Under pressure over the Chicago Police Department’s abysmally low rate of solving shootings, officials have announced plans to add 50 more sergeants next year to improve its supervision of detectives investigating violent crime, reports the Chicago Tribune. The department will bring in experts from the Los Angeles Police Department and the U.S. Department of Justice to recommend how investigators can solve more homicides and shootings. The Tribune has been examining the challenges faced by police in solving violent crime from just one weekend in early August when at least 75 people were shot, 13 of them fatally, the most violent weekend in Chicago in years. After a shootout that weekend left four people wounded, one eyewitness did not hear from a detective for nearly four months.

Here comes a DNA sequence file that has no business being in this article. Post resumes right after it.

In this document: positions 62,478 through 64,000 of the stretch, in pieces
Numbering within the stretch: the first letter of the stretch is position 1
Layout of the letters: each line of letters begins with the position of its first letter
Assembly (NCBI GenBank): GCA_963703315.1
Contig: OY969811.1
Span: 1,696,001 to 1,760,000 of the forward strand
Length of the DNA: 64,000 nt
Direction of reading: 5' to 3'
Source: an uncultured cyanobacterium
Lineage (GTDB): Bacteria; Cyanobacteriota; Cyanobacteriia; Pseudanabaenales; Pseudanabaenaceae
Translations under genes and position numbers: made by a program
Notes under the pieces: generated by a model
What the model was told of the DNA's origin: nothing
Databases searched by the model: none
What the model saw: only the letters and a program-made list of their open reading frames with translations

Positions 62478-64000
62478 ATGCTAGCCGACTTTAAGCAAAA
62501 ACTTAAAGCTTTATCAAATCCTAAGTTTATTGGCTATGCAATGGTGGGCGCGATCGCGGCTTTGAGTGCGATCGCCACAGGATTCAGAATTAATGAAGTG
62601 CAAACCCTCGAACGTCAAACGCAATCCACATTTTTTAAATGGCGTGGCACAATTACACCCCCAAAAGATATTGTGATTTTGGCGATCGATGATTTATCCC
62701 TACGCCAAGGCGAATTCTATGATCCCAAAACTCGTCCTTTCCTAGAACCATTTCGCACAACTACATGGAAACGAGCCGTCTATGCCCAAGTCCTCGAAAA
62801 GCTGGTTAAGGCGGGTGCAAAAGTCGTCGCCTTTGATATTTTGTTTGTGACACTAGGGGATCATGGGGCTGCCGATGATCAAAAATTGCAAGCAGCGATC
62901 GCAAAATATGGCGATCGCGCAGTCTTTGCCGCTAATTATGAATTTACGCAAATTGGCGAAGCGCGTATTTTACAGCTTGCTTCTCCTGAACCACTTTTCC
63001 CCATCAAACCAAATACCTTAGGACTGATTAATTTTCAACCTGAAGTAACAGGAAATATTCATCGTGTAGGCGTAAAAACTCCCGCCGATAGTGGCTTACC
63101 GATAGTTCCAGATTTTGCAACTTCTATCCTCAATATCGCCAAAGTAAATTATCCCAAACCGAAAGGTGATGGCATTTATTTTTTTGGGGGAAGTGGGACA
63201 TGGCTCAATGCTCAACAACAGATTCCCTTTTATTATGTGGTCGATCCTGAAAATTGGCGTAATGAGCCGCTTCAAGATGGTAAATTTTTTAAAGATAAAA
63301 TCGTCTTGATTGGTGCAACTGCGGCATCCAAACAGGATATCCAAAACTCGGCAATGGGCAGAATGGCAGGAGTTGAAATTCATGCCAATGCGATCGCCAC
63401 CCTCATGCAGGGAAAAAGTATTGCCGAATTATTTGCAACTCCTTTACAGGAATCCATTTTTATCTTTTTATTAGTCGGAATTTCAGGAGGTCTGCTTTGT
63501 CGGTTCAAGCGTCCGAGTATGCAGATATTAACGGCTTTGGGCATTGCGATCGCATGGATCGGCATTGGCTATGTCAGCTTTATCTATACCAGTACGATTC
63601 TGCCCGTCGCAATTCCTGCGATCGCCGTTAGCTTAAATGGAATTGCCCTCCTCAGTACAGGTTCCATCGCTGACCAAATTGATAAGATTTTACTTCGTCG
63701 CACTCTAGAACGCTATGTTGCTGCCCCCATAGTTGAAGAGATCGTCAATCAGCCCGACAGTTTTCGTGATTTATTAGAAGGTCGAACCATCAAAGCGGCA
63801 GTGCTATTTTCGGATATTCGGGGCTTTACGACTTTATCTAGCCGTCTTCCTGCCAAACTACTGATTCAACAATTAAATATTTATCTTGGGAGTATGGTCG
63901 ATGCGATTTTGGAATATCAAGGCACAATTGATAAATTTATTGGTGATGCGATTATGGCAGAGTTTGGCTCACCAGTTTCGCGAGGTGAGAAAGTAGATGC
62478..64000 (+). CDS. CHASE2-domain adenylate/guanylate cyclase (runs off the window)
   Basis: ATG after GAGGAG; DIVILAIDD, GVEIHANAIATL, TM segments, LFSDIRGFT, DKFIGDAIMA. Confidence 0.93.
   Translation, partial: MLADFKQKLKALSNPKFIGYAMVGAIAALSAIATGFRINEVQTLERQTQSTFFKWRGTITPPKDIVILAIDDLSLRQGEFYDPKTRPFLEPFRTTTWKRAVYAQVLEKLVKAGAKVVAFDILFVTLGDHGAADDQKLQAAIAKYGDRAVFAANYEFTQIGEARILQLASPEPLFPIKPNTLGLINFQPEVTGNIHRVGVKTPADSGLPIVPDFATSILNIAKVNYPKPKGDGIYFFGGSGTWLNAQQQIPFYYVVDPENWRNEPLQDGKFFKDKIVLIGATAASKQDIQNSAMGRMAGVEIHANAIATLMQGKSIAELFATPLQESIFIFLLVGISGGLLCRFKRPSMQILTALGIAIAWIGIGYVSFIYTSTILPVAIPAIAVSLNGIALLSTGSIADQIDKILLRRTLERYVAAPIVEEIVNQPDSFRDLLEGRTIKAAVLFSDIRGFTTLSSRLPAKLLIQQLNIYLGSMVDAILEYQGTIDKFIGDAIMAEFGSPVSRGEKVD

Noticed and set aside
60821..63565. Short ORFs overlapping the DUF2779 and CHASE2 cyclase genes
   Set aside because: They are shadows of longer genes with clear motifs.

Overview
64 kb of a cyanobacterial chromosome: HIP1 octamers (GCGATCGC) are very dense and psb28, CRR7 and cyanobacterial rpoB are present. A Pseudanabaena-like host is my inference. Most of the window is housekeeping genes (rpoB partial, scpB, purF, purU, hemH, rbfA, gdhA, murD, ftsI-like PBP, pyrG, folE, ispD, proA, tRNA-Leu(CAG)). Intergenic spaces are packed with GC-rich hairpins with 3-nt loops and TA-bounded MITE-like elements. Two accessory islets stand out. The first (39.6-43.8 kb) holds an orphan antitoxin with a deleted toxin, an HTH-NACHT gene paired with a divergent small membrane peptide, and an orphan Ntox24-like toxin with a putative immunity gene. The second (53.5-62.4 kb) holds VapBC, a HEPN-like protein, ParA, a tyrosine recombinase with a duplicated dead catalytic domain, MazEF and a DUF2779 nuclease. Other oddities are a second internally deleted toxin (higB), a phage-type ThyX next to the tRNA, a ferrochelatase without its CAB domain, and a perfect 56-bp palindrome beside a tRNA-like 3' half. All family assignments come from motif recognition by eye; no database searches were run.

Police Superintendent Eddie Johnson said most of the 50 new sergeants will likely be overseeing homicide and shooting investigations. Some could also be assigned to supervise the work of detectives handling robberies, sexual assaults and missing person cases, he said. Johnson said LAPD and the Justice Department — with an assist from the Police Executive Research Forum in Washington, D.C. — will start their work as early as next week. The assistance from outside experts comes nearly two years after the Justice Department — as part of an investigation following the Laquan McDonald police shooting scandal — issued a scathing report on the police department. That report cited the department’s low clearance rate for homicides, noting how trust between the police and Chicago’s communities, especially those most beset by violence, was critical in solving the killings. The report mentioned how grieving families of homicide victims told DOJ investigators about times in which detectives would not interview key witnesses or suspects, declined to obtain relevant video footage and failed to update relatives on the status of investigations in the slayings of loved ones.